This year’s semifinalist group of 20 notably sees The Answer’s An Bui, a Vietnamese immigrant who has almost reinvented the beverage with his ingredient-stuffed “Andall” beers. Another inspired pick is Jeffrey Stuffings of Austin’s Jester King—in the last few years he has been at the forefront of spontaneous fermentation and has literally (re-)written the rules on it. Either would be outstanding choices to make the final five and even win a Beard, as both truly representing the zeitgeist and ambition of the beer world today. Past nominees have also leaned toward more exciting picks, like Evil Twin’s Jeppe Jarnit-Bjergsø (2016, 2017, 2018), wine barrel-aged sour maestro Vinnie Cilurzo (2017), and heavy metal stout maven Simon Floyd of Three Floyds Brewing (2013).
Still, it seems beer iconoclasts can make the final 20, but the Beard stops there.
What About Bar Nominees?
It’s even tougher if you’re a beer bar. Though the category is called Outstanding Bar Program, it should be called Outstanding Cocktail Bar Program, as those dominate the list. (There’s a separate Outstanding Wine Program for wine bars and restaurants.) This year, Philadelphia’s Monk’s Café is the only bar on the semifinalist list of 20 that predominantly serves beer. A worthy inclusion, but it probably should have first been nominated around 2011 or so, when its owner Tom Peters began introducing the country to the then-ignored Belgian lambic style—à la Cantillon—which was soon to become a sensation.
There is typically a token beer semifinalist, it seems, each year—Teresa’s Next Door in 2018, Chesapeake & Maine in 2017—but there’s never been a single beer bar finalist. The closest would probably be Atlanta’s beer-friendly Holman & Finch, which is truly more a whiskey-fueled restaurant. So, of course, a beer bar has never won this award, which first appeared in 2012. Don’t get me wrong, the cocktail bar winners over the years have been truly outstanding (PDT, The Aviary, Maison Premiere), but not even a nomination for, say, the iconic Toronado, the dazzling Edmund’s Oast, or Michelin-starred Band of Bohemia.
Perhaps it’s time for there to be a seperate Outstanding Beer Bar and Brewery category? With brewpubs becoming such significant community hubs—even offering world-class dining options in some cases (see: Jamilka Borges of The Independent Brewing Company snagging a rare Best Chef: Mid-Atlantic nom this year)—it only makes sense.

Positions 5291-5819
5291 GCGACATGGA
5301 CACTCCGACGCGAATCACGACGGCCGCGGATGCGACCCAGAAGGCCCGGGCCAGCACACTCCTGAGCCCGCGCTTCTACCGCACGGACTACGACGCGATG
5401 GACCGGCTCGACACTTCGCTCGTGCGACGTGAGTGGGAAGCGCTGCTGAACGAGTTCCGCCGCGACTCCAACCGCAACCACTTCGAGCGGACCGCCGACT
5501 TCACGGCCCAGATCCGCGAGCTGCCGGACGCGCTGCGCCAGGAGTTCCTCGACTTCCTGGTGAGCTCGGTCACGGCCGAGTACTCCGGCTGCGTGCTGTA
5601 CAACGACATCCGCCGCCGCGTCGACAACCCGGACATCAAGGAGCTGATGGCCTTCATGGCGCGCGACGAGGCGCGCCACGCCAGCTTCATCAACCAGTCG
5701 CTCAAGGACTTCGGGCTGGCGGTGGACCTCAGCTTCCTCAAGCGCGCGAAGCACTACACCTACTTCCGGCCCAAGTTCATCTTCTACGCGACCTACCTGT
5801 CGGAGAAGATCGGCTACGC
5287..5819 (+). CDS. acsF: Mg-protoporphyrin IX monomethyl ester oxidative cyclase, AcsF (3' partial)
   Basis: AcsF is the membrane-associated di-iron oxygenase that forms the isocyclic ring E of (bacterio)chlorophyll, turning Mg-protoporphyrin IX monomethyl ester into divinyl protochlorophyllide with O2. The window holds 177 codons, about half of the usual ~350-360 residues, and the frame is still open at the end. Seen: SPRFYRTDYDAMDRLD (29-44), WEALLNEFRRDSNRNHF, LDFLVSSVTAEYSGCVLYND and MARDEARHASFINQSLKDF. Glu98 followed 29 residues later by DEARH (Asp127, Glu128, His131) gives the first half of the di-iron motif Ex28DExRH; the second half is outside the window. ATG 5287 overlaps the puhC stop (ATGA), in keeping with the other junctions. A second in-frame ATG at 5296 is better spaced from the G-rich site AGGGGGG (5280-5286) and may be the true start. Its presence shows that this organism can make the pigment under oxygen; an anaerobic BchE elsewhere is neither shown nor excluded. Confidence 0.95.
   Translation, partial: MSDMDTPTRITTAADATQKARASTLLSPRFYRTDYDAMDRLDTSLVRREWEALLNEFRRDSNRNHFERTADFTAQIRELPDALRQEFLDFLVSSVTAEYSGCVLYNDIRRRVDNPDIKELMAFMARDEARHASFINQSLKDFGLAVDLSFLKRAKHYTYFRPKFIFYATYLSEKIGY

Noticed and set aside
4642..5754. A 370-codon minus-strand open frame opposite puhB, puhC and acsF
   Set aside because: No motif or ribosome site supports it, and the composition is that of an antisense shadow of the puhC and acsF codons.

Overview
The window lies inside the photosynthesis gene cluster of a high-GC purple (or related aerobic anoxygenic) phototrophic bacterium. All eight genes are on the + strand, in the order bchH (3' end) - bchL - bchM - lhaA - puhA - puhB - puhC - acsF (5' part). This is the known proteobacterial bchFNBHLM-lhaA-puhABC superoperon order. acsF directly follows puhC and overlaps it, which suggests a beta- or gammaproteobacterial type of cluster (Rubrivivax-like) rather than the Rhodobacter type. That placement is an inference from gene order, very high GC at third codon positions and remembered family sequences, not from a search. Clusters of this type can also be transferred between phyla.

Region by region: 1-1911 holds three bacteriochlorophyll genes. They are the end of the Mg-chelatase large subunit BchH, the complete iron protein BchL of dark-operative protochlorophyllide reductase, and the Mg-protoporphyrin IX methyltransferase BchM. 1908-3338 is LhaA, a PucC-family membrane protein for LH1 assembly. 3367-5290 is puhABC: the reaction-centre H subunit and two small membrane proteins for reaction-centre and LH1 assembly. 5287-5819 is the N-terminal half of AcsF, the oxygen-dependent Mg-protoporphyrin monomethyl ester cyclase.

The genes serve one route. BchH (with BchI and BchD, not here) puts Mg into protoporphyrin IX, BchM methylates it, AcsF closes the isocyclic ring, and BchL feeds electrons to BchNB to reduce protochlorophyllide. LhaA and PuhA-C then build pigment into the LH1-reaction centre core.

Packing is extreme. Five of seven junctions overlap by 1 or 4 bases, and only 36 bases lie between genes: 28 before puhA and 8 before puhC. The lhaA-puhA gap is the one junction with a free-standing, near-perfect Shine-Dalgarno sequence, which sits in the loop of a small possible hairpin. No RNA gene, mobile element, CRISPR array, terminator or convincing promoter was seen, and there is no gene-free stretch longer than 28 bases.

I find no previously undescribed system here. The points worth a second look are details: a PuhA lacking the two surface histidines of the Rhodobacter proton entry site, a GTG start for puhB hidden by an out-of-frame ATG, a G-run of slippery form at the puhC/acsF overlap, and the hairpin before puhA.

Self-servingly, though, all I really care about is: Do I have a shot at a Beard?!”
And, uh, Writers?
Self-servingly, though, all I really care about is: Do I have a shot at a Beard?!
Well, beer writing too has been mostly ignored. There has never been a beer book winner in either the Beverage category (introduced in 2009) or Wine & Spirits (introduced at the first awards). There have only been three meager beer book nominations since 1991—our ol’ buddy Garrett Oliver with The Brewmaster’s Table in 2004 as well as The Oxford Companion to Beer in 2012 and Jay Harlow’s Beer Cuisine in 1992.
It gets a hair better when it comes to the journalism awards. A few beer articles have won in the last two decades-plus: Benjamin Myers “It Must Be Spring—Bock Is Back” snagged a win in 1996, Michael Skube’s “Experiments with Hops, a Welcome Development” took the medal in 2000, and I suppose you have to count Besha Rodell’s “40 Ounces to Freedom” (about malt liquor) as a beer win in 2014. It has actually seemed over the years that you have a better shot to get nominated in Wine, Spirits, and Other Beverages if you write about those “other beverages.” Coca-Cola, the Pumpkin-Spice Latte, and even seltzer articles have all been nominated in the last few years.
Steadily, though, things are improving. My buddy Dave Infante won with beer articles in both 2016 (“There Are Almost No Black People Brewing Craft Beer. Here’s Why”) and 2017 (“The Great Craft Beer Sellout”) and I remain so incredibly jealous of him. Throw in Rodell’s win and that makes three beer journalism wins at the last five ceremonies.
Hopefully, beer journalism will win again this year.
Illustration by Remo Remoquillo